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Why I go to Kenya every year

  • David Baum of Peterborough is blessed in the remote Masaai community of Osinitoy on one of his trips to Kenya.

    David Baum of Peterborough is blessed in the remote Masaai community of Osinitoy on one of his trips to Kenya.

  • David Baum of Peterborough with a Massai friend, after David is given a Masaai name.

    David Baum of Peterborough with a Massai friend, after David is given a Masaai name.

  • David Baum of Peterborough is blessed in the remote Masaai community of Osinitoy on one of his trips to Kenya.
  • David Baum of Peterborough with a Massai friend, after David is given a Masaai name.

Every year, I lead a trip to Kenya with my Canadian colleague, Kathy Karn. When my eyes first see the land, or the never-ending smiles of the Kenyan people, it always feels so familiar. Maybe that’s because many believe we all come from there, or that the savannah landscape is one that triggers a feeling of safety and abundance. Whatever the reason, it does feel like home.

My goal is to connect people from different parts of North America with remote communities in Kenya. The purpose for each trip is the same — a better world through life-changing experiences for all. Ten to 14 days in length, this cross-cultural program combines meetings with rural community leaders, visits to development projects, such as schools and health centers, and personal adventures like one-on-one walks in the Mara with a Maasai warrior and, of course, a safari.

What makes this all possible is a deep and long-standing connection I have with an organization called Free The Children (www.freethechildren.com), the largest youth empowerment network in the world. Free the Children has spent the last 20 years building partnerships with rural Kenyan communities, and this is our entry point, allowing a special one-of-a-kind access most Westerners rarely get.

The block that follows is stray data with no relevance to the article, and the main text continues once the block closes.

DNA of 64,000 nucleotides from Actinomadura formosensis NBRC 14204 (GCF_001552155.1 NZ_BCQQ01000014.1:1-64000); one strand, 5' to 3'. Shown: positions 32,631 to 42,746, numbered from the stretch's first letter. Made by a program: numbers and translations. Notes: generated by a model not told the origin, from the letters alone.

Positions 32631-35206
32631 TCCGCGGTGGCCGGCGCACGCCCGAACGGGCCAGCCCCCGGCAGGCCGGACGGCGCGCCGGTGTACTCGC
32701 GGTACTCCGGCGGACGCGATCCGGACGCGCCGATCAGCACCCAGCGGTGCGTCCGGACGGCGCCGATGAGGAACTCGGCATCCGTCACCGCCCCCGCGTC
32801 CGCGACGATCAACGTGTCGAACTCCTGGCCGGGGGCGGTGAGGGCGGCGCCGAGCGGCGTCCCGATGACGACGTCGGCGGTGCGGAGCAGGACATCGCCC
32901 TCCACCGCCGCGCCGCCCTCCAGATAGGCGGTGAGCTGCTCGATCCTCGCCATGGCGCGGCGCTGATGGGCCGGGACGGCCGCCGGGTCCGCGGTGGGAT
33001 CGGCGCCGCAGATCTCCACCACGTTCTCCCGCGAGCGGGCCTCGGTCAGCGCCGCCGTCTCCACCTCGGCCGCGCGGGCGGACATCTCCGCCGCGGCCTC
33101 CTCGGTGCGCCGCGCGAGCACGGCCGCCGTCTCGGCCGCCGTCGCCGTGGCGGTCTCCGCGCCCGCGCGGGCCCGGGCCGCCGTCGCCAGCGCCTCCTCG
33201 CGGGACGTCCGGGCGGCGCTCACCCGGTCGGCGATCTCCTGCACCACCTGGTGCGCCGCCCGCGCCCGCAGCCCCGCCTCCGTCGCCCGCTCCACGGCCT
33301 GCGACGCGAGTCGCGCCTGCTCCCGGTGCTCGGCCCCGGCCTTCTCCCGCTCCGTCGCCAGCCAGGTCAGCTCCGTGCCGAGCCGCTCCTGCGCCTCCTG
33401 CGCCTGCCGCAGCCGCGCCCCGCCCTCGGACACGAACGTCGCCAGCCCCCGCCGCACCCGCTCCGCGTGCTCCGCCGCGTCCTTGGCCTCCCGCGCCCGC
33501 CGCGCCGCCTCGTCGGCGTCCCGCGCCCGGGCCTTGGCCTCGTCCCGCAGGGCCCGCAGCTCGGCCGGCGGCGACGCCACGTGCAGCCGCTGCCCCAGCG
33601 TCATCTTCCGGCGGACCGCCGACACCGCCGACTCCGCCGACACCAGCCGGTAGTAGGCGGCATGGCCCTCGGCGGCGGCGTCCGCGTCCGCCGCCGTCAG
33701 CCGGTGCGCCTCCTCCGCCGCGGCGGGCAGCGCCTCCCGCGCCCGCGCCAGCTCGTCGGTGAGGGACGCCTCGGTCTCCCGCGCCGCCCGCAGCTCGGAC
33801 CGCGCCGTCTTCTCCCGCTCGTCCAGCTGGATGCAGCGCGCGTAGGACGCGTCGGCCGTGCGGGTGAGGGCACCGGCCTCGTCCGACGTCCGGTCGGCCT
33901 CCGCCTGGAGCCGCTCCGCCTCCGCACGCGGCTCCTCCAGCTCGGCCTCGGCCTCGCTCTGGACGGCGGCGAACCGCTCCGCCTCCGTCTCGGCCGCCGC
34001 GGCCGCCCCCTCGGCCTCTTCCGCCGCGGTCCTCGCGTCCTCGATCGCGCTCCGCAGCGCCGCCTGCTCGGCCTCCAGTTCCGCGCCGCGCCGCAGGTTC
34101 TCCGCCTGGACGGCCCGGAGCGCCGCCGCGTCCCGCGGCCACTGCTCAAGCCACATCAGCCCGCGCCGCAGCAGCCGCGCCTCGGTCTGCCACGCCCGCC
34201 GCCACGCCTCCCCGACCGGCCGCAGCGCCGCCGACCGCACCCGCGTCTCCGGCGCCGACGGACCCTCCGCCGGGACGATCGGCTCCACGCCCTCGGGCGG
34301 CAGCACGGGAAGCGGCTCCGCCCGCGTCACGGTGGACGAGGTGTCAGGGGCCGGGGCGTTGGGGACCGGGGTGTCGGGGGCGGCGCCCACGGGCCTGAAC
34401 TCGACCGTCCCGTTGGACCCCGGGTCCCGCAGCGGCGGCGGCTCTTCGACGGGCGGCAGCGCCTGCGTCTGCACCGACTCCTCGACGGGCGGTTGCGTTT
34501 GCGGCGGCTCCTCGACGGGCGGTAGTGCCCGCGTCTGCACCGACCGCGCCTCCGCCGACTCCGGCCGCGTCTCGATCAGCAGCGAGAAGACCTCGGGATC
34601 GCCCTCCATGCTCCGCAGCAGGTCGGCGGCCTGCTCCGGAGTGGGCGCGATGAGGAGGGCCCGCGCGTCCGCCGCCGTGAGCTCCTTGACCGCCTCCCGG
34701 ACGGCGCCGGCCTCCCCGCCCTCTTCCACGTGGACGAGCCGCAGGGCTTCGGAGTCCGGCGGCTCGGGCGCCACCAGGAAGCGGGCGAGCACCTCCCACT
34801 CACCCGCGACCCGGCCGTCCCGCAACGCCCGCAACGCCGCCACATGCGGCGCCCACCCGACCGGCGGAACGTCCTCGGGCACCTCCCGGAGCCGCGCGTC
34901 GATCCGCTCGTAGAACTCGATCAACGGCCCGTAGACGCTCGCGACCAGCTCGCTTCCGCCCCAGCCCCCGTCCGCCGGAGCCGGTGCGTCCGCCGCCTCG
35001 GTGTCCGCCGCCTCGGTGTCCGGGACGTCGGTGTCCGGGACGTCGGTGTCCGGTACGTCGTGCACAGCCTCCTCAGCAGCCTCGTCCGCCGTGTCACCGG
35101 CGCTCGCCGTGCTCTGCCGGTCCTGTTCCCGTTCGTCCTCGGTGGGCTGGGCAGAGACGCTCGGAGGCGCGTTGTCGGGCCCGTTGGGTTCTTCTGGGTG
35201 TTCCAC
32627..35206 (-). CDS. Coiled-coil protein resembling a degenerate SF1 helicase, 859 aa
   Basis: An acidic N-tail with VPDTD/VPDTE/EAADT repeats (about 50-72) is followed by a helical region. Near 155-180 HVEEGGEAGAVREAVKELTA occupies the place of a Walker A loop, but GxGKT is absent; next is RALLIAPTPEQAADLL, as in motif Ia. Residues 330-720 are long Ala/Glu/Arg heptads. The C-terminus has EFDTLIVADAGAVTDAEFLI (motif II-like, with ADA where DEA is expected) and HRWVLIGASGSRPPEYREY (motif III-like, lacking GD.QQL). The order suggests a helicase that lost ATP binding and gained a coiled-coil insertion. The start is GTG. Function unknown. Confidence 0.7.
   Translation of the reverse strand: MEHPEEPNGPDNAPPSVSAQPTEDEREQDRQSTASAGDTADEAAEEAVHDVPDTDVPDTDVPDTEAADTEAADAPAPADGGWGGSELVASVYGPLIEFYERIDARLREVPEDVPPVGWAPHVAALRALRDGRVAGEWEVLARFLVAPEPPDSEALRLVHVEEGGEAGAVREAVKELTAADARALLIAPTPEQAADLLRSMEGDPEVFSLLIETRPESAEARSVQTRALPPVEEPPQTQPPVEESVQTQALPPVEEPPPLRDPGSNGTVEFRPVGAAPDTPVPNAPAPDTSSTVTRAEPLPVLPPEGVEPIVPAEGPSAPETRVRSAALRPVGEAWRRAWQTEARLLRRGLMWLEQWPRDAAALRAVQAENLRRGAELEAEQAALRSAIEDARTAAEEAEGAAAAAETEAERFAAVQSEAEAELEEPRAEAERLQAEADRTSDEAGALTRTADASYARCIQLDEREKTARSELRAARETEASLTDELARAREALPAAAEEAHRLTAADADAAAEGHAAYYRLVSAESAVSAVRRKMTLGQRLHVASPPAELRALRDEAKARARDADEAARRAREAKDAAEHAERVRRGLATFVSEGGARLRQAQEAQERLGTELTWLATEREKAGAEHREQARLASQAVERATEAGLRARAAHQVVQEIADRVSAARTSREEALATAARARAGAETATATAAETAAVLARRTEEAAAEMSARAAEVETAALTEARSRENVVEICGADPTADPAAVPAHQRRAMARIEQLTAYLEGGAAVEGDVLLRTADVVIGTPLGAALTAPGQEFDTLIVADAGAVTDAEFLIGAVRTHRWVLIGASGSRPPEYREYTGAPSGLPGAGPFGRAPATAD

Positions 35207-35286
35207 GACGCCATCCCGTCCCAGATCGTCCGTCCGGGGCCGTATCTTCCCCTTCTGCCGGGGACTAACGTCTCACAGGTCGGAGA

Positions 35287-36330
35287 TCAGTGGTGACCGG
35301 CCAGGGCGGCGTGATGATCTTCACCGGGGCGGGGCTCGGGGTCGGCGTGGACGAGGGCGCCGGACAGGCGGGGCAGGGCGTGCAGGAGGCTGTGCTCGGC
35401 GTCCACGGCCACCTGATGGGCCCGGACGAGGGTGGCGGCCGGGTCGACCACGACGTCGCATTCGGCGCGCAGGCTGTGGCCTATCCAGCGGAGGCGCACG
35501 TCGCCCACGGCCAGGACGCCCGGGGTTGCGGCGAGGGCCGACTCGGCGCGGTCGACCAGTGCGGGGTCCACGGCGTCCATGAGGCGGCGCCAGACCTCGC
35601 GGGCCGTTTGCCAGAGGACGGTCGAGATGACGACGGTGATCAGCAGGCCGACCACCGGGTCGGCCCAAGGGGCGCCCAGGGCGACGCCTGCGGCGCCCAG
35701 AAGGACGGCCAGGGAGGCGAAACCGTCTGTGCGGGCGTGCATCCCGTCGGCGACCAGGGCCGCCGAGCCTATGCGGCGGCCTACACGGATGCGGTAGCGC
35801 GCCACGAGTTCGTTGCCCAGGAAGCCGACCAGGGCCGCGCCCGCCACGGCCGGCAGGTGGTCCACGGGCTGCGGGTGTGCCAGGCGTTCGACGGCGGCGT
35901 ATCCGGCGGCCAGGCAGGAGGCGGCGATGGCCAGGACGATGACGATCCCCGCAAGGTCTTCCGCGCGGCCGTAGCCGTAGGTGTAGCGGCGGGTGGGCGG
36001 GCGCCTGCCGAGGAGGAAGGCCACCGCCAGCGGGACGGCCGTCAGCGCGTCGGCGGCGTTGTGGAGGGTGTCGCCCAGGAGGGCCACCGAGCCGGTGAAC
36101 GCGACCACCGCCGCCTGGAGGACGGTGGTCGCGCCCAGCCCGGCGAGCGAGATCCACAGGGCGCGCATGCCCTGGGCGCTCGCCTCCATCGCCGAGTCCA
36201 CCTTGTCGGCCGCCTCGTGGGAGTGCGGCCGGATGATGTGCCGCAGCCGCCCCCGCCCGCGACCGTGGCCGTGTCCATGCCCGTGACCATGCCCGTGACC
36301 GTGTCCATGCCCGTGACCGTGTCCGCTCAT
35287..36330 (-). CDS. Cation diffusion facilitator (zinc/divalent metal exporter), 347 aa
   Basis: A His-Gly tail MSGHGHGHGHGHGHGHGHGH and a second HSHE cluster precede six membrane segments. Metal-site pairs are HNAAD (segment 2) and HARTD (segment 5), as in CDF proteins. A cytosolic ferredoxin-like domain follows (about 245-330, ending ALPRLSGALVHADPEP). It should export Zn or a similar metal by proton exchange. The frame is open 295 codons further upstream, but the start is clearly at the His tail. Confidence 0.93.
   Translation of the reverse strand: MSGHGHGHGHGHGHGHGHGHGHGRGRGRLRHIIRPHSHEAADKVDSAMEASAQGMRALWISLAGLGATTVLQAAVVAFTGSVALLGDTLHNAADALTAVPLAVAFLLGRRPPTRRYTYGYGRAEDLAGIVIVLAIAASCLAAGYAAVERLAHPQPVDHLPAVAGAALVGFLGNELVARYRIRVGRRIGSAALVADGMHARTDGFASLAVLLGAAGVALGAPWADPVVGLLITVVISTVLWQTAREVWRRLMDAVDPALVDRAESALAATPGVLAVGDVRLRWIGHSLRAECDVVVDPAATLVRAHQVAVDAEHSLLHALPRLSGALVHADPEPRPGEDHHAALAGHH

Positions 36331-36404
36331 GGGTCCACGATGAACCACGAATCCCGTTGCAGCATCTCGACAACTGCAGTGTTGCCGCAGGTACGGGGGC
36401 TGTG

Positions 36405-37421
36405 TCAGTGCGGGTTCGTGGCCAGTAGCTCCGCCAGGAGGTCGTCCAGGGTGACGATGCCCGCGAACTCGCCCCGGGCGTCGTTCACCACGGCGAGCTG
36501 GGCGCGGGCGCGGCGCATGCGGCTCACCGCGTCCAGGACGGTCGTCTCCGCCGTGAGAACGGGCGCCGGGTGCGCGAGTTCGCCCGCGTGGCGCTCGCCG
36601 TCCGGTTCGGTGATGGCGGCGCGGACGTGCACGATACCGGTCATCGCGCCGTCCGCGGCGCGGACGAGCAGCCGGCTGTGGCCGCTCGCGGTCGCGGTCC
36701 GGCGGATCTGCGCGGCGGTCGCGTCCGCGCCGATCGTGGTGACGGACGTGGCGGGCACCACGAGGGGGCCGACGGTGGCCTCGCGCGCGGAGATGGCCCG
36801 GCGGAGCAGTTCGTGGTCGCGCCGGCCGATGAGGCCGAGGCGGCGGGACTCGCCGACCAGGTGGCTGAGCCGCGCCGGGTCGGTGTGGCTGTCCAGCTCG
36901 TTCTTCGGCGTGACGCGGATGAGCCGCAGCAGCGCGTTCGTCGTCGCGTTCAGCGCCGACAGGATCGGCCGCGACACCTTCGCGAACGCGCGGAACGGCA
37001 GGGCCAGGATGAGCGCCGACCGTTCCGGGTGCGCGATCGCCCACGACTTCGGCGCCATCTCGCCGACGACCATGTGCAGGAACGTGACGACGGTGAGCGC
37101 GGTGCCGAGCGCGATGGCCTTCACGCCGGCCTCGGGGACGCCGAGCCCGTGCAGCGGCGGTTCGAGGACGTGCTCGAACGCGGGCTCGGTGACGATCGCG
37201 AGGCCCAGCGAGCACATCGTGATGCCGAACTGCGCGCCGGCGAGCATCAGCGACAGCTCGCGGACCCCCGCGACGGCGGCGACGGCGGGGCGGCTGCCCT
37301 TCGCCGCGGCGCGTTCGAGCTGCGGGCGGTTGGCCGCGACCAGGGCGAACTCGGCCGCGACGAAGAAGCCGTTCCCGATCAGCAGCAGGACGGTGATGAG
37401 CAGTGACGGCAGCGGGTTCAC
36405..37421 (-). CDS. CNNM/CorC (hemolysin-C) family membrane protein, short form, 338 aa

I have been to Kenya many times over the years. I am often asked why I keep going back. Part of the answer is my connection to the people and place. Part is that my kids live and work in Kenya for Free The Children, and part is that, as of now, six members of Peterborough have gone on our trip, including my wife Terry, so we are slowly building a global village. But the real answer can be found in a favorite story of mine from the region. “When I first saw you,” it goes, “I thought you were an animal. Then you came closer and I saw you were a human being. Then you came closer and I knew you were my friend.”

When I return to Kenya, I am reminded of my never-ending connection to our larger human family, and the greater responsibility I have to this world. The result is immediate and tangible and can best be seen through the eyes of friends who, when they look at photos of me upon return, almost always say the same thing, “You look so happy.” And that I suppose is the best reason to go.

If you are interested in our next trip in October 2014, or our inaugural trip to India this coming February, check out my website at www.davidbaum.com.

The cost for either trip is around $6,000 before travel. Our staff at Me To We trips are happy to arrange travel plans.

David Baum is a consultant living in Peterborough. He travels the world talking, writing and consulting on issues of large-scale change.

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